The UK government has said a bill to stop a no-deal Brexit will complete its passage through the Lords on Friday.
The proposed legislation was passed by MPs on Wednesday, inflicting a defeat on Prime Minister Boris Johnson.
There were fears pro-Brexit peers could deliberately hold up the bill so it could not get royal assent before Parliament is prorogued next week.
Following Wednesday's votes, No 10 said the public would get to choose between a deal, no deal, or "more delay".
Downing Street said the prime minister would deliver an address later setting out the "vital choice that faces our country".
"It is clear the only action is to go back to the people and give them the opportunity to decide what they want: Boris to go to Brussels and get a deal, or leave without one on 31 October or Jeremy Corbyn arriving in Brussels with his surrender bill begging for more delay, more dither and accepting whatever terms Brussels imposes over our nation," the spokesperson said.
Mr Johnson's address comes after the Conservative chief whip in the Lords announced a breakthrough on the bill in the early hours after talks with Labour.
The peers sat until 1.30am (12.30pm NZT), holding a series of amendment votes that appeared to support predictions a marathon filibuster session - designed to derail the bill - was under way.
But then Lord Ashton of Hyde made his announcement that all stages of the bill would be completed in the Lords by 5pm BST on Friday (4am Saturday NZT).
He added that the Commons chief whip had also given a commitment that MPs will consider any Lords amendments on Monday and that the government intends that the "bill will be ready" to be presented for royal assent.
Labour leader Jeremy Corbyn previously said his party required the bill to gain royal assent before it would consider backing Mr Johnson's call for a general election.
Baroness Smith, Labour leader in the House of Lords, confirmed the opposition supported the move, and said she hoped there would be "no further frustrations" of the bill as it went through all its stages on Friday.
"It has been quite a night. It has been a long debate - and I am grateful to the noble Lords who have stayed the course - it shows the importance of the work we do and the issue we are debating," she said.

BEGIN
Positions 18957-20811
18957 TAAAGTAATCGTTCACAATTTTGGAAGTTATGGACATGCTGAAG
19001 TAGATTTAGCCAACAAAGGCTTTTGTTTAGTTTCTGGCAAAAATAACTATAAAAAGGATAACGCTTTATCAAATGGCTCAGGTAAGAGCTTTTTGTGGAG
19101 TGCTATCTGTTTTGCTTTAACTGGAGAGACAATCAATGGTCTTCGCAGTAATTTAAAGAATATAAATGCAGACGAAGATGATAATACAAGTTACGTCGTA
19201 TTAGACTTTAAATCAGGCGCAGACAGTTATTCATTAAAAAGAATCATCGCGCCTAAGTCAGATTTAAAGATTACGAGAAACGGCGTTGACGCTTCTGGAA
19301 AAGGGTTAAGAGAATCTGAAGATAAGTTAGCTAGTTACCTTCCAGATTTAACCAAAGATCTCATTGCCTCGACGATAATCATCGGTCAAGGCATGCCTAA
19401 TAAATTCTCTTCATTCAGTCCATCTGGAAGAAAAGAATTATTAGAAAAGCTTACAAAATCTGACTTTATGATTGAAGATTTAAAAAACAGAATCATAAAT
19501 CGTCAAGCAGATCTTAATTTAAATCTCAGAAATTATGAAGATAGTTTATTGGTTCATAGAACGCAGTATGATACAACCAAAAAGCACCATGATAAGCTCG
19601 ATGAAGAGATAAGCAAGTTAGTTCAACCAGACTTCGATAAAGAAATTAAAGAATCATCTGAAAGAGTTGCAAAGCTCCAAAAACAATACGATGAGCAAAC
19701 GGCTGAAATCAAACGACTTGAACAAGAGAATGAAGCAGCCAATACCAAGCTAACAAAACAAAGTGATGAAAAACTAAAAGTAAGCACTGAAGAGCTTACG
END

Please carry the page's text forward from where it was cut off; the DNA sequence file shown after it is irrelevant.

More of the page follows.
"I am grateful that we are now able to confirm that we will be able to complete all stages of the bill in a time-honoured way by 5pm Friday."
The bill to block a no-deal went to the Lords after it passed all its stages in the Commons in one day, backed by opposition MPs and 21 Tory rebels working to push it through ahead of Parliament being suspended next week.
The prime minister was also defeated on Wednesday over his plan to hold a snap general election on 15 October.
Labour and other opposition MPs would not back the move while the option of a no-deal Brexit on 31 October remained open to the PM.
He needed two-thirds of all MPs to vote in favour - under the rules set by the Fixed Terms Parliaments Act - but, after Labour whipped its members to abstain, there were only 298 in favour of the motion and 56 against. That left Mr Johnson 133 short of his target.
Speaking after the vote, the prime minister said Mr Corbyn was "the first leader of the opposition in the democratic history of our country to refuse the invitation to an election".
He said he "urged [Mr Corbyn's] colleagues to reflect on the unsustainability of this position overnight and in the course of the next few days".
But earlier, the Labour leader likened Mr Johnson's offer to "an apple to Snow White from the Wicked Queen... offering the poison of a no-deal".
He added: "Let this bill [to block a no deal] pass and gain royal assent, then we will back an election so we do not crash out."
The government claims that progress has been made in redrafting elements of the Withdrawal Agreement painstakingly negotiated over the past two years.
However, chief European Brexit negotiator Michel Barnier is reported to have told European diplomats that negotiations with London over the terms of Britain's withdrawal from the EU are in a state of paralysis.
He also advised that Britain appeared intent on reducing the level of ambition in the political declaration that will steer the next stage of the negotiations.